By Jonathan Power
Cambodia is no longer going forward, it is slipping backwards, as it has many times before. Earlier this month the government asked the Supreme Court to dissolve the main opposition coalition. One opposition leader, Kem Sokha, was sent to prison last month and the other, Sam Rainsy, is in exile.
The English-language newspaper, The Cambodia Daily, has been closed and the relatively free radio stations leant on and a number closed. The decades-long prime minister, Hun Sen, talks about rebels in the capital, Phnom Penh, plotting to overthrow the government.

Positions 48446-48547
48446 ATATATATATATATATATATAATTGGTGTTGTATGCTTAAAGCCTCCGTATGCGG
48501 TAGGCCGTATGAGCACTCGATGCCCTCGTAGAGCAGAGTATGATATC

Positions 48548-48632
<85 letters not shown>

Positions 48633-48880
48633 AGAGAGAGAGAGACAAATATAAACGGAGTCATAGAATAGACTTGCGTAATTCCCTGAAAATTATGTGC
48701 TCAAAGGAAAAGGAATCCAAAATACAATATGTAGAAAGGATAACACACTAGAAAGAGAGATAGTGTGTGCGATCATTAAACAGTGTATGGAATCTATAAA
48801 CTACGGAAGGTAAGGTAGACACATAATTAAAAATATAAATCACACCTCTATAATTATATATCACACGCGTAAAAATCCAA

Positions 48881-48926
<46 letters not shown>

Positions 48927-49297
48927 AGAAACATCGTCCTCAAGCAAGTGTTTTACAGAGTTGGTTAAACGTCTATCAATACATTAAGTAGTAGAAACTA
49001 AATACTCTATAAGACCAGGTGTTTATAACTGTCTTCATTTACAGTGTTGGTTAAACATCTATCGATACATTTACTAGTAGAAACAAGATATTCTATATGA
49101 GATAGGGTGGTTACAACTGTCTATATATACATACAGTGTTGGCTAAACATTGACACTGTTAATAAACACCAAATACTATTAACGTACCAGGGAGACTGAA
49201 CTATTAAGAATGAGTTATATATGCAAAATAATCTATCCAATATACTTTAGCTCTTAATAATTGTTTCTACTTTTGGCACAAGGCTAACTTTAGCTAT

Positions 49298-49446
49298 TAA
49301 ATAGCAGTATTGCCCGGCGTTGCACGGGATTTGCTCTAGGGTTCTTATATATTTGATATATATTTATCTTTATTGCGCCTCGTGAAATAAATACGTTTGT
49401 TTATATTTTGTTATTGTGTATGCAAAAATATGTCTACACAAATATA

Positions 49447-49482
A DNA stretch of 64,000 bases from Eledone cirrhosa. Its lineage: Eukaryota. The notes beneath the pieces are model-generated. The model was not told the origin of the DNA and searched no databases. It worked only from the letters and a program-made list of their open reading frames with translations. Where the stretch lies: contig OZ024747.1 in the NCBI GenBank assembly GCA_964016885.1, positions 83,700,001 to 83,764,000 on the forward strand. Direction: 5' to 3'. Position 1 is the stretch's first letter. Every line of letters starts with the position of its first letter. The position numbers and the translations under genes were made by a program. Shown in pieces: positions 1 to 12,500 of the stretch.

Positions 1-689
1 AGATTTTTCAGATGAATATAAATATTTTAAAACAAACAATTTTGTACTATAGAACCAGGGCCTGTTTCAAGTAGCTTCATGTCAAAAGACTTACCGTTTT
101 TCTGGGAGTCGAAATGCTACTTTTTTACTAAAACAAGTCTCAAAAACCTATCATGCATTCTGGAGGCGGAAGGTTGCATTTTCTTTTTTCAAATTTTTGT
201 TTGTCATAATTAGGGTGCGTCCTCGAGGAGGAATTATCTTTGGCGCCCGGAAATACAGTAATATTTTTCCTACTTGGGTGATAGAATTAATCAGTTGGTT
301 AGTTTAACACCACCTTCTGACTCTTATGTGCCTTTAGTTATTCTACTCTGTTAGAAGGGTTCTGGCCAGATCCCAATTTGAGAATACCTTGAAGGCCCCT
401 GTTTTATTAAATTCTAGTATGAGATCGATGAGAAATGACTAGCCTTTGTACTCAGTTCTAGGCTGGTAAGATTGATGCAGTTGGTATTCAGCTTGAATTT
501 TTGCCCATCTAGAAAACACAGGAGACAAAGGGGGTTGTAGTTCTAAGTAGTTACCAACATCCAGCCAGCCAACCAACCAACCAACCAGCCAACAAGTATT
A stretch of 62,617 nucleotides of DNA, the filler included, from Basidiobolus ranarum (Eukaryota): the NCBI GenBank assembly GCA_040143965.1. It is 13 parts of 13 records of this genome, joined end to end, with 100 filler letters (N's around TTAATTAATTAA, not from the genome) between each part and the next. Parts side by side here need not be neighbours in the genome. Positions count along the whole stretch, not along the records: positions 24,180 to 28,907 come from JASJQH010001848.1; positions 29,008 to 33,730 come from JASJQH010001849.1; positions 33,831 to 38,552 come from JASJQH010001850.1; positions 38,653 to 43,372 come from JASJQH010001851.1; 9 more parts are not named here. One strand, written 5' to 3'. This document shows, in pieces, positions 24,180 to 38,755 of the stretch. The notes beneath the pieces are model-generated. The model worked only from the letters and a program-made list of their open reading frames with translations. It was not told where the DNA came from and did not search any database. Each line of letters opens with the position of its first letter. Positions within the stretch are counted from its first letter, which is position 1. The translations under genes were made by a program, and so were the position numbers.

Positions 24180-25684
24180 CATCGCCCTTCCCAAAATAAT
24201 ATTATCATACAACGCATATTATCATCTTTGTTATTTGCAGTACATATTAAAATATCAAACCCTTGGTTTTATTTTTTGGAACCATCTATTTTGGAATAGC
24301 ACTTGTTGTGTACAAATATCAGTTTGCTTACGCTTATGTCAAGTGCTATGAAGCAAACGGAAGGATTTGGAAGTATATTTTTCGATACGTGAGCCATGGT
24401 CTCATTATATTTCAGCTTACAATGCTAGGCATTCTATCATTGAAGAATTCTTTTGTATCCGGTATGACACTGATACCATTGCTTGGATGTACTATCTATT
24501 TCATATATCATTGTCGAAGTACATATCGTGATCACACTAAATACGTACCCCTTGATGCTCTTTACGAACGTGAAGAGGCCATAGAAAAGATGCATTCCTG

Good things still happen. The economic growth nearly touches 7% year after year. Land reform has worked. The health and education of the poor has markedly improved. In other countries, this might be a prelude to political liberalisation. But not in Cambodia. Hun Sen, who before has won many elections, some reasonably honest, some rigged, now fears defeat at the polls next year.
To understand why Cambodia is so we must go back 47 years before the genocidal movement, the Khmer Rouge led by Pol Pot, took over.
In 1970 a pro-American military junta led by Lon Nol deposed King Sihanouk, who had succeeded in keeping his country out of the Vietnam War.Read More »